The book cover shows a salivating hyena in military uniform, a skull insignia on his cap and ribbons and medals covering his chest. The reference is plain: an unflattering caricature of Field Marshal Idi Amin, the self-proclaimed president for life of neighboring Uganda.
This paperback, just issued by a humor magazine here, and daily letters and editorials in the local newspapers show the deep disgust people here feel for Amin.
But this feeling has not emerged in any official statement of government condemnation - here or in any other black African country - over Amin's reign of terror, which has brought painful death to uncounted thousands of Ugandans and caused thousands of others to flee.
"Where is the voice of Africa?" the Nairobi newspaper The Nation asked in an editorial last month.
"The whole world has come out in outspoken and undisguised condemnation of the savage killings in Uganda, to which the Anglican archbishop and two Cabinet ministers were put to death. The demands for international action against the regime of President Idi Amin are still being heard and will continue, but where is the voice of Africa?" the editorial continued.
Although the African heads of state generally snubbed Amin during the just-completed Afro-Arab summit conference in Cairo, the closest any of them has come to publicly condemning him is through editorials in state-controlled newspapers in countries such as Tanzania.But most African governments have not done even that.
"African countries try not to criticize their neighbors on human-rights violations because they are open to the same type of criticism," said one source who has lived in various African countries for the past eight years.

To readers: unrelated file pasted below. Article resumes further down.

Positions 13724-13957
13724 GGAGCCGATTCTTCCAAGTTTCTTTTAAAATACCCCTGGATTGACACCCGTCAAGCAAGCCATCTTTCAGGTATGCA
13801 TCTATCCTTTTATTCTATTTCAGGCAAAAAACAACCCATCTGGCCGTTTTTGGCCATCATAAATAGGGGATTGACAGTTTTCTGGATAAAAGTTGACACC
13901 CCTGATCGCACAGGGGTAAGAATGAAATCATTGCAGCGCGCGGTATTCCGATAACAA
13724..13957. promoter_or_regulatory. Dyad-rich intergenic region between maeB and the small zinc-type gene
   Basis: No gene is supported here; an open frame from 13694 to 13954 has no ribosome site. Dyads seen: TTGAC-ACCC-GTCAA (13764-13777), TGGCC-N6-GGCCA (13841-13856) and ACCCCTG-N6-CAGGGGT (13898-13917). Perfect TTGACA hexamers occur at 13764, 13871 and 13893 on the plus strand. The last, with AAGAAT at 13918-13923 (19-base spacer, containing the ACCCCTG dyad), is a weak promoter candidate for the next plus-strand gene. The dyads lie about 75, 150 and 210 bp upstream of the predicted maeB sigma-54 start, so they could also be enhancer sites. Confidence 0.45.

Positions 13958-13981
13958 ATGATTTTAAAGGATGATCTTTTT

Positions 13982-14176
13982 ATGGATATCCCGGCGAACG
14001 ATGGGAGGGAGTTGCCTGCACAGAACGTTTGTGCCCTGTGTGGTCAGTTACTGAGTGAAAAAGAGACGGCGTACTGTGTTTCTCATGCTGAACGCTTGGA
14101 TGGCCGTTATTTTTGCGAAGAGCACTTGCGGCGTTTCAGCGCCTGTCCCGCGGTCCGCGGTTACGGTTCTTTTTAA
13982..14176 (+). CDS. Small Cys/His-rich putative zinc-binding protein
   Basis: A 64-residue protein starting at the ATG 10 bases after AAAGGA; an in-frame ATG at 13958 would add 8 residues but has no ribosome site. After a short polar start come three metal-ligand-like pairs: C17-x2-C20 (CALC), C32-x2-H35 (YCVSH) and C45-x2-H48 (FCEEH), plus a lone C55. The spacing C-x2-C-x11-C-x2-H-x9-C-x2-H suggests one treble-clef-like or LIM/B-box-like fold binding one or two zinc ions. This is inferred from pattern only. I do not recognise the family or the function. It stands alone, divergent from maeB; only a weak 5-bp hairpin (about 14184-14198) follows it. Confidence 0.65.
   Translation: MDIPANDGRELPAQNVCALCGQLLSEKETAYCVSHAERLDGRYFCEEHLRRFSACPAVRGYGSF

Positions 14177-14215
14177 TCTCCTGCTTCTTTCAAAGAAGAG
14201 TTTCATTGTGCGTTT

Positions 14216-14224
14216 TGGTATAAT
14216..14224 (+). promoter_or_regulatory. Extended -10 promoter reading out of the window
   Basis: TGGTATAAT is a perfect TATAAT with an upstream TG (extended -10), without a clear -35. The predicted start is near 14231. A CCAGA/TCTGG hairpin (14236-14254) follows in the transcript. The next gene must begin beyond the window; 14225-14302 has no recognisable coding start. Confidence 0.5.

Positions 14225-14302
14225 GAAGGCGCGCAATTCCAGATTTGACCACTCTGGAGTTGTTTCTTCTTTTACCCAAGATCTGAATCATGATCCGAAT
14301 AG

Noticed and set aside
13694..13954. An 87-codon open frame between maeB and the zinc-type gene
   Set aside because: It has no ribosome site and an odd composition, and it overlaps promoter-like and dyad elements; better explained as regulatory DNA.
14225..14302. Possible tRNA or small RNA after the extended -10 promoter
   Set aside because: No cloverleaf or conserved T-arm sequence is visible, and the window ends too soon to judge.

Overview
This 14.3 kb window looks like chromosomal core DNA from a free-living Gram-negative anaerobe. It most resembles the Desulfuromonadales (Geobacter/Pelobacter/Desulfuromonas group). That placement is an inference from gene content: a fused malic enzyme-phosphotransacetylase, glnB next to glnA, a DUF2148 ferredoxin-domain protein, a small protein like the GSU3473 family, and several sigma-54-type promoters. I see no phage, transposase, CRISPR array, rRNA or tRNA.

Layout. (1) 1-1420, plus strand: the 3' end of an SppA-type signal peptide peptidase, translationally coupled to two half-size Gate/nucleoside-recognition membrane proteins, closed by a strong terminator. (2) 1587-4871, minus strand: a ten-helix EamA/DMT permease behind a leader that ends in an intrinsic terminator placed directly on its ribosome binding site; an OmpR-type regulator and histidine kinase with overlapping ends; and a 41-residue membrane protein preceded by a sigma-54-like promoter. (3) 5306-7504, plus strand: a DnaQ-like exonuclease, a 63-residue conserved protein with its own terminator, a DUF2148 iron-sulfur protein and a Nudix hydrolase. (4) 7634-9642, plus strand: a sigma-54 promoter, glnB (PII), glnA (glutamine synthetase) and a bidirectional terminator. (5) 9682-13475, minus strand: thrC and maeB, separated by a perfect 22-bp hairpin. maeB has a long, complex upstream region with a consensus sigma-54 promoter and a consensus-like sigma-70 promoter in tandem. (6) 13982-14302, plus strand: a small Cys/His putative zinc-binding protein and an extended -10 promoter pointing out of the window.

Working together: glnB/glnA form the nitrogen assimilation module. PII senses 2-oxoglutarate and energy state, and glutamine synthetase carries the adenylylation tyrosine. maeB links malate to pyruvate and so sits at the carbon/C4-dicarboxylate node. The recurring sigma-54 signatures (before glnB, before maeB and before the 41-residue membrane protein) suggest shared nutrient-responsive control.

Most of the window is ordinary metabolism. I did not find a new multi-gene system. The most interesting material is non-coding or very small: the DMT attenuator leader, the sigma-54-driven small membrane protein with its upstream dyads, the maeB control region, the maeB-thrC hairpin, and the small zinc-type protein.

"Lift that rock and a lot of things will come crawling out," added another long-time observer of African politics. "Every country has humanrights violations, but most are not as gross as Uganda's."
Ethiopia, for example, has sacked villages, killing the occupants, of tribes unfriendly to the government. Even Kenya, one of the most enlightened governments on the continent, has political murders and repressive measures in its history.
The newspapers here, however, have not been silent on Amin: Every day they carry new reports - coming mostly from refugees - of atrocities committed by Amin's personal police against the predominantly Christian Acholi and Langi tribes.
Most of the news of Uganda comes through these refugee reports, since correspondents are rarely allowed into that country.When they do get in, as a group did last weekend, they are herded in groups and allowed to see only what Amin wants them to.
Amin attacked the regugee reporto Saturday, saying the Ugandan exiles "were corrupt in the first place and fled to escape the machinery of law. They are now, in bitterness, wallowing in cheap whisky and without any other profession except rumor-mongering."
Still, most Africans tend to believe the refugee reports rather than Amin.
A letter to the Nation, signed a "disappointed Ugandan," said: "Amin's minority regime is worse than Vorster's [of south African] or Ian Smith's [of Rhodesia] in southern Africa."
Columnist Joe Kadhi of The Sunday Nation said this week that "when the racists in southern Africa argue that Africans are not fit to run a government they point a finger at uganda to prove their claims." He continued: "More Africans have been killed in Uganda than those who have lost their lives under Ian Smith.
The paperback with the salivating hyena is a bit more subtle.The book by Alumido Osinya says in its foreword that there is no better way of talking about "the rape of Africa by Africans themselves" than the traditional "why" or "how" animal story.
"Now, perhaps more than ever, when ruthless military dictators are the order of the day and shoot human beings as easily as they shoot the elephants in the national parks, now really is the time to try the mild, gentle way."
The use of a hyena is particularly symbolic to Africans. It is considered an insult in this part of the world, and means someone who devours without attention to the needs of his family or neighbors.